Netherlands Human and Economic Geography 2007
Netherlands is a Western European state. In the middle of the first decade of 21° sec. the Netherlands confirm their belonging to the European economic and cultural area, indeed to the so-called ‘heart of Europe’; at the same time, however, they reaffirm some of their original characteristics that have distinguished them for centuries. To belonging to the area in which the characteristics usually recognized as typically European are more accentuated and consolidated, the Netherlands then combine an early and continuous presence in the unification process: the country was one of the architects of the first integration organizations, one of the six founding states of the European communities, one of the initial twelve members of the Economic and Monetary Union (EMU). The original characters, which in some way represent a specification of those of other European Union (EU) countries, they concern both the territory, the resources and the population: a territory largely below the mean sea level and artificially constructed; abundant hydrocarbon resources; a population that has made the spirit of tolerance and the defense of human rights its flag.
In 2005, according to EU demographic estimates, the Netherlands population had exceeded 16,200,000 residents (15,985,538 had been counted at the 2000 census), continuing less and less incisively in that slow but continuous growth that has characterized it for some time and distinguishes it from most other Western European states. In fact, in the years that mark the transition to the new century (1998-2003) the absolute increase was only 500,000 residents and the average annual percentage increase of 0.6 %. The Dutch demographic trend is characterized by a still high birth rate (above 12%) and moreover the country continues to maintain a policy of welcoming numerous foreigners: not only immigrant workers from the ancient colonies of the East and West Indies and from other developing countries, but also refugees and displaced persons to whom the Netherlands have been, at least until the mid-nineties of the 20th century, very generous in terms of hospitality and political asylum. This results in a varied ethnic-cultural composition, despite the fact that the state tends to remain substantially compact, with a good 80 % of ethnic Dutch, which however are flanked, with shares varying between 2 and 3%, Indonesians and Surinamese, coming from countries that in the past were Dutch possessions, as well as Turks and North Africans (mainly Moroccans), as well as other less consistent groups. The presence of Turks and Maghrebi also produced in the NetherlandsB, as in other European states, the formation of a not negligible Islamic community.
The average population density in 2005 reached the very high value of 392.5 residents / km 2 (but in the super-urbanized area of Randstad Holland it is approaching 1000). Netherlands have reached one of the highest levels of urbanization in Europe (90 % in 2003), still significantly lower than that of neighboring Belgium, but higher than those of the United Kingdom and Germany. The majority of this urban population lives in the original conurbation of Randstad Holland, a singular planned ‘city ring’ which includes the four largest cities of the state (Amsterdam, Rotterdam, The Hague and Utrecht) with their vast agglomerations and numerous nearby smaller cities, for a total of almost 6,000,000 residents.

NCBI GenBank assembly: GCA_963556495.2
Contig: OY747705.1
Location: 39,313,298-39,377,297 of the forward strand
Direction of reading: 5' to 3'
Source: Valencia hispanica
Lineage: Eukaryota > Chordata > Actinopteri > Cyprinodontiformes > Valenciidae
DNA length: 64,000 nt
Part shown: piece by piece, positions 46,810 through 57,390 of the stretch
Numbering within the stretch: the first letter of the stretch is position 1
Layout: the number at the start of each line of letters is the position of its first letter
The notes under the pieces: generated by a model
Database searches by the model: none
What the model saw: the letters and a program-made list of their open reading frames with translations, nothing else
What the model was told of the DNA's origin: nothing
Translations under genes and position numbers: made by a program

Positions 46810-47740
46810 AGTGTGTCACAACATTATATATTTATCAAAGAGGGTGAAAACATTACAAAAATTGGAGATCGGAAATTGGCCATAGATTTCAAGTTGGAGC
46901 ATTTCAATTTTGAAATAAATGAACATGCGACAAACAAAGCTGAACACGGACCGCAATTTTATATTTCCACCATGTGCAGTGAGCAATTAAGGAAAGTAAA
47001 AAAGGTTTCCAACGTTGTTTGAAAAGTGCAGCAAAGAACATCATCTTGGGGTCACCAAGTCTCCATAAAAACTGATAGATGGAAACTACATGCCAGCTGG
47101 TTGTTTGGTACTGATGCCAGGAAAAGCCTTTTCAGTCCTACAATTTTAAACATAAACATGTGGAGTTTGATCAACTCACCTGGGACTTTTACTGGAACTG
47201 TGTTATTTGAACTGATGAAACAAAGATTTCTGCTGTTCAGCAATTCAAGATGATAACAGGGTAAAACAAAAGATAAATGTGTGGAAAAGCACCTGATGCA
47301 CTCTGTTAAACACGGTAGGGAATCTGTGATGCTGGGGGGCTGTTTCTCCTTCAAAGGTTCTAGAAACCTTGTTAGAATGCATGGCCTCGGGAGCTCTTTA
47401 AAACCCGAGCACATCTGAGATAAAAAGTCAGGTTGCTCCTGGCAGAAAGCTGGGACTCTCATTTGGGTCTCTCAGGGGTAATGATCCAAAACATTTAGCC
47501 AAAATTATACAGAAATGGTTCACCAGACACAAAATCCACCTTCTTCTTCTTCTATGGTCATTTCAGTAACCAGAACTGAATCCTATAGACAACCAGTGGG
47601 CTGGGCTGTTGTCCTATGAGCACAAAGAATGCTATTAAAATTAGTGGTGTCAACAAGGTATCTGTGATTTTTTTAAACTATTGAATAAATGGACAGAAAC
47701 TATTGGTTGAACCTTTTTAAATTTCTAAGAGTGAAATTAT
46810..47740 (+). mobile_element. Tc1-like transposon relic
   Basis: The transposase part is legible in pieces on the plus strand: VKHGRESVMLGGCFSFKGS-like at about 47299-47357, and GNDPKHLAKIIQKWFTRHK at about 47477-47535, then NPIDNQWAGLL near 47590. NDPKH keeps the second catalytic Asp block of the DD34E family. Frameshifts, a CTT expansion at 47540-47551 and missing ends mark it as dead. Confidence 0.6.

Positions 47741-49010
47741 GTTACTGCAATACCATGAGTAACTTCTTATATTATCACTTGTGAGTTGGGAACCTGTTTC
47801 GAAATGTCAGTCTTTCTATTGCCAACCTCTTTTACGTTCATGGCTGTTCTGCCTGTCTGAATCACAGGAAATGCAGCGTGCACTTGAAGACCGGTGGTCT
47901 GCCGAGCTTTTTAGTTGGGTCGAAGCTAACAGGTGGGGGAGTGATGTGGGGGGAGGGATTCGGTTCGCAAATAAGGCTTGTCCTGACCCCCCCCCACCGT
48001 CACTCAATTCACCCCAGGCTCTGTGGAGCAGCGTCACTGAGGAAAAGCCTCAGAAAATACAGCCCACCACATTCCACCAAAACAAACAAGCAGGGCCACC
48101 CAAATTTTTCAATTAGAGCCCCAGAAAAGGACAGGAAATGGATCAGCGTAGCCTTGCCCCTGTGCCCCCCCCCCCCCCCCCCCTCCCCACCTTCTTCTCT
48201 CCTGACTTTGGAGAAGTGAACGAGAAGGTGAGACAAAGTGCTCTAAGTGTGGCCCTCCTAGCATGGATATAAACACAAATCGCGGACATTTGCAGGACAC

According to ebizdir, the global GDP reaches a respectable size (over 598 billion dollars in 2005); as regards the per capita GDP (36,620dollars), despite the large number of residents, the Netherlands occupy one of the first positions in the EU, surpassed only by Luxembourg, Denmark and Sweden. The general trend of the economy was decidedly positive for a long period that lasted until the early nineties, during which the symptoms of a decline in the increase in gross product suggested measures to contain public spending, not dissimilar to those adopted in various other European countries. In the Netherlands, however, they appeared as a failure of the so-called Dutch model which had achieved undeniable successes in terms of employment and social protection. Moreover, although there were difficulties (in 2003 there was even a decrease), the economy as a whole held up. The breakdown of the active population in the three sectors (primary 3.4 %; secondary 20.7 %; tertiary 75.9 %) is in line with that of the other more advanced countries, even if the share remaining in agricultural activities is slightly higher, proof of the importance that the primary sector retains in the Netherlands, especially as regards floriculture and zootechnics. The breakdown of the contribution of the three sectors to the formation of GDP (respectively 2.1 %, 23.9 % and 74%), on the other hand, denounces some imbalance between industry and services, with a rather poor profitability in the third sector. The wide range of Dutch industries could count on a solid energy base, ensured not so much by oil from offshore fields located in the North Sea, which is not particularly abundant on the whole, but by the massive natural gas reserves of the province of Groningen; which, however, starting from the last years of the twentieth century, have been subjected to a savings policy and in part replaced by other sources, even alternative ones.
The intense urbanization and the ever growing commercial relations with numerous countries have led to a great development of transport and communications. Apart from the dense network of roads, highways, railways, canals, gas pipelines, the Netherlands are to be remembered for two transport infrastructures that perform international functions: the port of Rotterdam and the airport of Amsterdam.